Cartilage is the flexible connective tissue found in the ear and on the surface of joints. Animal cartilage extract has been used to strengthen joints. It has also been used to ease swelling of the joints. Cartilage can be taken as a pill or powder. It can also be injected into the muscle by a healthcare provider.


There are no advised doses for cartilage.

What Research Shows

May Be Effective

  • Osteoarthritis—collagen and chicken cartilage may ease symptoms and improve quality of lifeB1-B4
  • Rheumatoid arthritis—chicken collagen may reduce symptomsC1

May Not Be Effective

  • Advanced cancer—shark cartilage may not increase survival or improve quality of life A1, A2

Editorial process and description of evidence categories can be found at EBSCO NAT Editorial Process.

Safety Notes

It is likely safe to take cartilage in small doses for a short time. Not enough studies have been done to say whether it is safe to use for a long period. It is also not known whether it is safe to take by women who are pregnant or breastfeeding.


Talk to your doctor about any supplements or therapy you would like to use. Some can interfere with treatment or make conditions worse.


A. Advanced Cancer

A1. Miller DR, Anderson GT, et al. Phase I/II trial of the safety and efficacy of shark cartilage in the treatment of advanced cancer. J Clin Oncol. 1998 Nov;16(11):3649-3655.

A2. Loprinzi CL, Levitt R, et al. Evaluation of shark cartilage in patients with advanced cancer: a North Central Cancer Treatment Group trial. Cancer. 2005 Jul 1;104(1):176-182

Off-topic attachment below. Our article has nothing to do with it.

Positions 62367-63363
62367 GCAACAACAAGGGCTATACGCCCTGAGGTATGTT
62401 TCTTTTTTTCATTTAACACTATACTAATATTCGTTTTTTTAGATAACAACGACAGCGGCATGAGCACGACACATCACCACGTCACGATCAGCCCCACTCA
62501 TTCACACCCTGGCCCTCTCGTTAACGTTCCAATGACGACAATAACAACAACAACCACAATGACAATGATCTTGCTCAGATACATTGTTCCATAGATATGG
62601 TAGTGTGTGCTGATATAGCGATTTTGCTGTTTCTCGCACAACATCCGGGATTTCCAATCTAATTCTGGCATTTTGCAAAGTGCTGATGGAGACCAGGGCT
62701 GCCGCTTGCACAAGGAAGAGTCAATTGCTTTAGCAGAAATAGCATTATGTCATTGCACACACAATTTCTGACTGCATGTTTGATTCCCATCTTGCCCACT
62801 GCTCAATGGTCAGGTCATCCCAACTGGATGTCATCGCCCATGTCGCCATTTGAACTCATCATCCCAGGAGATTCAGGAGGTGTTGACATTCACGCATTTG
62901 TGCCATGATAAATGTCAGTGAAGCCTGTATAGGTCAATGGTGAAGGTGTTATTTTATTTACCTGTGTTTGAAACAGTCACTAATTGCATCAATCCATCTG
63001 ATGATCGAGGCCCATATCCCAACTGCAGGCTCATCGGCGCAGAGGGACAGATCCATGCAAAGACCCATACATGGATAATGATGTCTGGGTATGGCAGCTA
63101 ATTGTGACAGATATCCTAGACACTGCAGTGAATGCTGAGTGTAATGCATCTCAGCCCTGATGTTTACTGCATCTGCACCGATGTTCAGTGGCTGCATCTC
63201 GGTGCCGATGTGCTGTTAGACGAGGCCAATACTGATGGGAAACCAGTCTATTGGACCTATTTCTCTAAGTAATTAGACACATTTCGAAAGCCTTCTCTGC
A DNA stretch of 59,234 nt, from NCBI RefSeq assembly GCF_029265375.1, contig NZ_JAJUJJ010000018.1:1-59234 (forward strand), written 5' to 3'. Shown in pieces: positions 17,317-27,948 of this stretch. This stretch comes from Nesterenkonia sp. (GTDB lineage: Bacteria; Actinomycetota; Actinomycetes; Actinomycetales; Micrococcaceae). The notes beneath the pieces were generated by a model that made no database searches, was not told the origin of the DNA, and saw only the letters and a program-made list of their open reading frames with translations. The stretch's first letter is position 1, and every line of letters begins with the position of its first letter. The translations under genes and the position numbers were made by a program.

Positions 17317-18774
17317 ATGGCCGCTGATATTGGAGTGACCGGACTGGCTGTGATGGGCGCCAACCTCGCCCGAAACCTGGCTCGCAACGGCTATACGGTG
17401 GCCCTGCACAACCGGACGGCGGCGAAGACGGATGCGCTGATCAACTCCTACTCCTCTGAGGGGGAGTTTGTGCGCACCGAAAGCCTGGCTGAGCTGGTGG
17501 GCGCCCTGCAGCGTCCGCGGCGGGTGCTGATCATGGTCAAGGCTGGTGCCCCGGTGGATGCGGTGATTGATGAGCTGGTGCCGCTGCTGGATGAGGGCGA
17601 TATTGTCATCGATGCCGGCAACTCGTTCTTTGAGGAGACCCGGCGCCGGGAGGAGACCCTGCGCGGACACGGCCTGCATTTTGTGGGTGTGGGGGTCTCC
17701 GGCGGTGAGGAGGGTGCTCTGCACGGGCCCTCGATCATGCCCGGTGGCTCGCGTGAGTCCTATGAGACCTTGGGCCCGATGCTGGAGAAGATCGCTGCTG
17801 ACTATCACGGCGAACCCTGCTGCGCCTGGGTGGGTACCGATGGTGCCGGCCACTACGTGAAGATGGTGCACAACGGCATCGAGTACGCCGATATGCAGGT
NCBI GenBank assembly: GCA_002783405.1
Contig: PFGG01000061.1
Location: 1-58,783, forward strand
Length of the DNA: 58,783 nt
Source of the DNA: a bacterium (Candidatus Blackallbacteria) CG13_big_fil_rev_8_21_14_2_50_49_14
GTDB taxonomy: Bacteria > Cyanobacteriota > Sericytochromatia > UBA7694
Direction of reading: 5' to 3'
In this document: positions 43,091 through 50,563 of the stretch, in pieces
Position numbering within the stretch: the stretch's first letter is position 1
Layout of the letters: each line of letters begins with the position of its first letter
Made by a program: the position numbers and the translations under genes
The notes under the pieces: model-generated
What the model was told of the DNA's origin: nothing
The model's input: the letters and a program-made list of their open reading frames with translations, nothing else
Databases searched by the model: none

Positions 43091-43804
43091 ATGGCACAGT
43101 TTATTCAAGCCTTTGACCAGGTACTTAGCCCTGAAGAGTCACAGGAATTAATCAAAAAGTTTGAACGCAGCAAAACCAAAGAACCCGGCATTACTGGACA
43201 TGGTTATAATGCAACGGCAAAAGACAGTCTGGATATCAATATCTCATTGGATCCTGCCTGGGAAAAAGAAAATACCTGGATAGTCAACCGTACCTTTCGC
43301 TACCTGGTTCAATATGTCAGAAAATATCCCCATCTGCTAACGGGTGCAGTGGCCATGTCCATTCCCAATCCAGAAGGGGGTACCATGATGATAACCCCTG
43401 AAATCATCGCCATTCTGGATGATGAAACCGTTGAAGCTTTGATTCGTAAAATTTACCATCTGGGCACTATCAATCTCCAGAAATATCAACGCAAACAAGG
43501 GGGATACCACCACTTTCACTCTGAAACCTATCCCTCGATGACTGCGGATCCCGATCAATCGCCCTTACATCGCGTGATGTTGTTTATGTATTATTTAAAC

B. Osteoarthritis

B1. Crowley DC, Lau FC, et al. Safety and efficacy of undenatured type II collagen in the treatment of osteoarthritis of the knee: a clinical trial. Int J Med Sci. 2009 Oct 9;6(6):312-321.

B2. Schauss AG, Stenehjem J, et al. Effect of the novel low molecular weight hydrolyzed chicken sternal cartilage extract, BioCell Collagen, on improving osteoarthritis-related symptoms: a randomized, double-blind, placebo-controlled trial. J Agric Food Chem. 2012;60(16):4096-4101.

B3. Lugo JP, Saiyed ZM, et al. Efficacy and tolerability of an undenatured type II collagen supplement in modulating knee osteoarthritis symptoms: a multicenter randomized, double-blind, placebo-controlled study. Nutr J. 2016;15:14.

B4. Liu X, Machado GC, et al. Dietary supplements for treating osteoarthritis: a systematic review and meta analysis. Br J Sports Med. 2018 Feb;52(3):167-175.

C. Rheumatoid Arthritis

C1. Wei W, Zhang LL, et al. A multicenter, double-blind, randomized, controlled phase III clinical trial of chicken type II collagen in rheumatoid arthritis. Arthritis Res Ther. 2009;11(6):180.

Last reviewed May 2020 by EBSCO NAT Review Board Eric Hurwitz, DC
Last Updated:5/5/2020

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